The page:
“Purpose is not involved in what we do,” The Syria Campaign’s Sadri told me. When pressed about the presence of several Purpose strategists on The Syria Campaign’s board of directors and staff, Sadri insisted, “We’re not part of Purpose. There’s no financial relationship and we’re independent.”

Sadri dismissed allegations about The Syria Campaign’s origins in Avaaz.

“We have no connection to Avaaz,” he stated, blaming conspiratorial “Russia Today stuff” for linking the two public relations groups.

However, Purpose’s original job listing for its Syrian Voices project boasted that “Purpose grew out of some of the most impactful new models for social change” including “the now 30 million strong action network avaaz.org.” In fact, The Syria Campaign’s founder, Purpose co-founder Jeremy Heimans, was also one of the original founders of Avaaz. As he told Forbes, “I co-founded Avaaz and [the Australian activist group] Get Up, which inspired the creation of Purpose.”

New and improved no-fly zone

The Syria Campaign’s defensiveness about ties to Avaaz is understandable.

Back in 2011, Avaaz introduced a public campaign for a no-fly zone in Libya and delivered a petition with 1,202,940 signatures to the UN supporting Western intervention. John Hilary, the executive director of War On Want, the U.K.’s leading anti-poverty and anti-war charity, warned at the time,

“Little do most of these generally well-meaning activists know, they are strengthening the hands of those western governments desperate to reassert their interests in north Africa… Clearly a no-fly zone makes foreign intervention sound rather humanitarian—putting the emphasis on stopping bombing, even though it could well lead to an escalation of violence.”

John Hilary’s dire warning was fulfilled after the NATO-enforced no-fly zone prompted the ouster of former President Moamar Qaddafi. Months later, Qaddafi was sexually assaulted and beaten to death in the road by a mob of fanatics. The Islamic State and an assortment of militias filled the void left in the Jamahiriya government’s wake. The political catastrophe should have been serious enough to call future interventions of this nature into question.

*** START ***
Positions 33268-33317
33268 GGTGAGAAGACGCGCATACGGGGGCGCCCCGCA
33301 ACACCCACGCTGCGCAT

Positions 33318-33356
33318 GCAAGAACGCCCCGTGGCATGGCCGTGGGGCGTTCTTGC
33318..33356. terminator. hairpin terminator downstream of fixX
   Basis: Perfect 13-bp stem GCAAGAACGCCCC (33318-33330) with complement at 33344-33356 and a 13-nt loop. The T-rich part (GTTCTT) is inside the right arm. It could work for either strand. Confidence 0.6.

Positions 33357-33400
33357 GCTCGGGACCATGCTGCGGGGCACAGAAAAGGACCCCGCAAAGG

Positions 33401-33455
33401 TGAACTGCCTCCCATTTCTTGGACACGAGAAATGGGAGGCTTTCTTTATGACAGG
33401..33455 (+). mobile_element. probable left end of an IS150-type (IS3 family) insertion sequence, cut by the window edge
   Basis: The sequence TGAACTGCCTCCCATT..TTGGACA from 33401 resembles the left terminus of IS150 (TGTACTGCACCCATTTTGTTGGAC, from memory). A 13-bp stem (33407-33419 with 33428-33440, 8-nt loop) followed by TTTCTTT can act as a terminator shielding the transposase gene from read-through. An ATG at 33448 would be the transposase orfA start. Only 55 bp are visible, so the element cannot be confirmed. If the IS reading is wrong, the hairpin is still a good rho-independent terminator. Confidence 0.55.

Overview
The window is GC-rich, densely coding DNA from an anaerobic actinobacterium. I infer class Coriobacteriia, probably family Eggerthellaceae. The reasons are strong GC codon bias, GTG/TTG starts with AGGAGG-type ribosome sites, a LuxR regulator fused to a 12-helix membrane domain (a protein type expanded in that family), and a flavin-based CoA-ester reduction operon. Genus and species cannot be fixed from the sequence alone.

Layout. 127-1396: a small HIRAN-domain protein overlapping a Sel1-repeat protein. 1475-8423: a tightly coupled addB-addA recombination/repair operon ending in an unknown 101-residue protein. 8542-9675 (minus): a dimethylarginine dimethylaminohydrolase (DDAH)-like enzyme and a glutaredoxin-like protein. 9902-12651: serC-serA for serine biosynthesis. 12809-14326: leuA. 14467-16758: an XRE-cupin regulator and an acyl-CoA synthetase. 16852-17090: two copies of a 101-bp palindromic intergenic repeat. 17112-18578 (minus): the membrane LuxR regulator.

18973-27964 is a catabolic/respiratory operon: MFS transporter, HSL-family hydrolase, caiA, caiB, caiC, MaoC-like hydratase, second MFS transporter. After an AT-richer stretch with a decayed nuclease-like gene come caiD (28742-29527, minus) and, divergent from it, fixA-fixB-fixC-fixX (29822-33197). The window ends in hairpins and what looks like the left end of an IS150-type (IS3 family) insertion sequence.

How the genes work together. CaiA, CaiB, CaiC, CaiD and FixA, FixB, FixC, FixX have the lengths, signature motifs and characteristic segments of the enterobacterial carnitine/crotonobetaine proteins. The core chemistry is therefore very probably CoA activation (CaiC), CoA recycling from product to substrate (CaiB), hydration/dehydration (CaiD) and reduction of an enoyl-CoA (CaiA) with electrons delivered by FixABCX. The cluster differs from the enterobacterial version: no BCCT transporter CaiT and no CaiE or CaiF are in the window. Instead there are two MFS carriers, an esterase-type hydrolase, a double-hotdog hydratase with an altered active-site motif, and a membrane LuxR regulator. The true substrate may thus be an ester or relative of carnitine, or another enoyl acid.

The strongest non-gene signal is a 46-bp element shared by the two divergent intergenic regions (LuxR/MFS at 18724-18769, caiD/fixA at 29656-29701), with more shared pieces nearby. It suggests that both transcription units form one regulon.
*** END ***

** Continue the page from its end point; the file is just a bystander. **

Yet Libya’s legacy failed to deter Avaaz from introducing a new campaign for another no-fly zone; this time in Syria.

“To some a no-fly zone could conjure up images of George W. Bush’s foreign policy and illegal Western interventions. This is a different thing,” Avaaz insisted in a communique defending its support for a new no-fly zone in Syria.

Sadri portrayed The Syria Campaign’s support for a no-fly zone as the product of a “deep listening process” involving the polling of Syrian civilians in rebel-held territories and refugees outside the country. He claimed his outfit was a “solidarity organization,” not a public relations firm, and was adamant that if and when a no-fly zone is imposed over Syrian skies, it would be different than those seen in past conflicts.

“There also seems to be a critique of a no-fly zone which is slapping on templates from other conflicts and saying this is what will happen in Syria,” Sadri commented. He added, “I’m just trying to encourage us away from a simplistic debate. There’s a kneejerk reaction to Syria to say, ’It’s Iraq or it’s Libya,’ but it’s not. It’s an entirely different conflict.”

Funding a “credible transition”

For the petroleum mogul who provided the funding that launched the Syria Project, the means of military intervention justified an end in which he could return to the country of his birth and participate in its economic life on his own terms.

Though The Syria Campaign claims to “refuse funding from any party to the conflict in Syria,” it was founded and is sustained with generous financial assistance from one of the most influential exile figures of the opposition, Ayman Asfari, the U.K.-based CEO of the British oil and gas supply company Petrofac Limited.

Asfari is worth $1.2 billion and owns about one-fifth of the shares of his company, which boasts 18,000 employees and close to $7 billion in annual revenues.

Through his Asfari Foundation, he has contributed hundreds of thousands of dollars to The Syria Campaign and has secured a seat for his wife, Sawsan, on its board of directors. He has also been a top financial and political supporter of the Syrian National Coalition, the largest government-in-exile group set up after the Syrian revolt began. The group is dead-set on removing Assad and replacing him with one of its own. Asfari’s support for opposition forces was so pronounced the Syrian government filed a warrant for his arrest, accusing him of supporting “terrorism.”